There is still one more chapter to be penned about a 2021 Triple Crown season that will likely require a full novel to properly explain the events of the last five weeks. Amidst the atomic levels of fallout saturating the Thoroughbred industry, there is some irony that the figure who finds himself in the same well-regarded position he held at the start of the odyssey is the one coming off the first major setback of his career.
Heading into the first leg of the Triple Crown, champion Essential Quality had earned the privilege of shouldering the heaviest burden of expectation. With his unblemished record, his Eclipse Award-winning form, and a running style devoid of any obvious vulnerability, the Godolphin homebred went to post in the Kentucky Derby (G1) with both the betting public and his camp expecting the son of Tapit to complete a coronation.
A combination of circumstances led to a singular letdown amongst his team as Essential Quality could do no better than fourth in the 10-furlong classic. Adding to the sting of the colt’s first defeat was the fact his trainer still believes the effort his gray charge put forth that day actually solidified his stature as the best of his generation.
With the Kentucky Derby first-place finisher currently in California under a shroud of controversy and a Preakness Stakes (G1) hero who is more upstart than proven, Essential Quality comes to the $1.5 million, Grade 1 Belmont Stakes on June 5 with the mantle of leadership still his for the taking. Once more, he has been installed as the favorite to leave his classmates in his wake and this time, he can also restore a bit of divisional order should he earn his bit of redemption.
It’s been a long, strange trip for the Thoroughbred industry the last fistful of weeks as the headlines have been dominated by news of Medina Spirit facing a possible disqualification from his win in the Kentucky Derby after testing positive for the corticosteroid betamethasone in his post-race sample. Resolution on that front may be a ways out, but Essential Quality can give his Eclipse Award-winning trainer Brad Cox his first official win in a Triple Crown race should he live up to his billing in the 12-furlong Belmont Stakes.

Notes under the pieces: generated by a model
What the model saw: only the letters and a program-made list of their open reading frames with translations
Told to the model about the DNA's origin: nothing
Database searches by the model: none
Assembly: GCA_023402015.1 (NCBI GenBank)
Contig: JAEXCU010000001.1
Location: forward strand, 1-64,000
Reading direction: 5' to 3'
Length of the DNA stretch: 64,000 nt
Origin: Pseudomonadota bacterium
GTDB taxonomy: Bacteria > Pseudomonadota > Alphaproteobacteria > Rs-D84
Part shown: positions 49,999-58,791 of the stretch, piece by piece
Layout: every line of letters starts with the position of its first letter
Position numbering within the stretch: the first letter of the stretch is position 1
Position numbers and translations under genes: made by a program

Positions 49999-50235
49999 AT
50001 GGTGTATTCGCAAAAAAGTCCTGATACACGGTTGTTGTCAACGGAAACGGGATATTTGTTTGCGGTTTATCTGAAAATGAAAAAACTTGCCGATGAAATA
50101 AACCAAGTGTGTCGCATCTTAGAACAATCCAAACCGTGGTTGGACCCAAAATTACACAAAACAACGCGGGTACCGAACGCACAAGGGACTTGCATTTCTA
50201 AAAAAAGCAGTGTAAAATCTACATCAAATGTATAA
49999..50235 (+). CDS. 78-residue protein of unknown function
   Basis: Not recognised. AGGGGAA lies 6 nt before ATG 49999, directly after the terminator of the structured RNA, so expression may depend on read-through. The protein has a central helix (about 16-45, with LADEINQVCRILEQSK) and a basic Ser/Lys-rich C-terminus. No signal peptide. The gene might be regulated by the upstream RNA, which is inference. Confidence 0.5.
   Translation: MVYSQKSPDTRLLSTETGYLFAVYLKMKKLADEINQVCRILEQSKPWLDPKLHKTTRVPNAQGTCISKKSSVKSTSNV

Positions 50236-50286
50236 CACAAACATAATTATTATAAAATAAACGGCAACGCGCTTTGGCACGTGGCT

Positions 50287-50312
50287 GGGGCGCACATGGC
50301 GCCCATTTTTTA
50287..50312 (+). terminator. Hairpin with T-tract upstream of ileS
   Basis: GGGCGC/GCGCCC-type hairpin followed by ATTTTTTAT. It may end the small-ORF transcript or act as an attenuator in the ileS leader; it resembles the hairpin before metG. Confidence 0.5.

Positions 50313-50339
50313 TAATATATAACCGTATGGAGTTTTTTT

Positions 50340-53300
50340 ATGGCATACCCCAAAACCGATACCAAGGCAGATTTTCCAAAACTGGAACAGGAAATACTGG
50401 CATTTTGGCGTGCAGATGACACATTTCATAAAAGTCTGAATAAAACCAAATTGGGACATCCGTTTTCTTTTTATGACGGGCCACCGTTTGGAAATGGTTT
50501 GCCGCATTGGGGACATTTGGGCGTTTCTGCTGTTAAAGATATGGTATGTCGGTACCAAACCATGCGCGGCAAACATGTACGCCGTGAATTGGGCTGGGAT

“He ran what I thought was a winning race in the Derby; he didn’t have the trip, but he showed up and he’s been improving in every start,” said Cox, who also trains Kentucky Derby runner-up Mandaloun, who would be declared the race winner if Medina Spirit is disqualified. “He’s accomplished so much already, being a champion 2-year-old. But at some point, he’ll be retired to stud and it’s our job now to continue to add to his legacy. A Grade 1 win at 3 is going to be huge for this horse and we’re hopeful it can happen in the Belmont.”
When the Michael McCarthy-trained Rombauer upset the Preakness Stakes at odds of 11-1 – his first win on dirt, no less – it served to further elevate Essential Quality given that the reigning juvenile male champion soundly defeated that challenger when the two contested the Grade 2 Toyota Blue Grass Stakes at Keeneland on April 3.
Cox has said in recent weeks that he pegged Essential Quality as a Belmont horse the first time he worked the colt and, even with his loss in the Kentucky Derby, the 2020 TVG Breeders’ Cup Juvenile (G1) winner still has the most complete resume of the eight horses set to enter the starting gate on Saturday. Before enduring a wide trip on Derby day – one Cox believes cost him the victory – Essential Quality had won his five previous starts in a variety of fashions, handling off tracks and various pace set ups with equal levels of aplomb.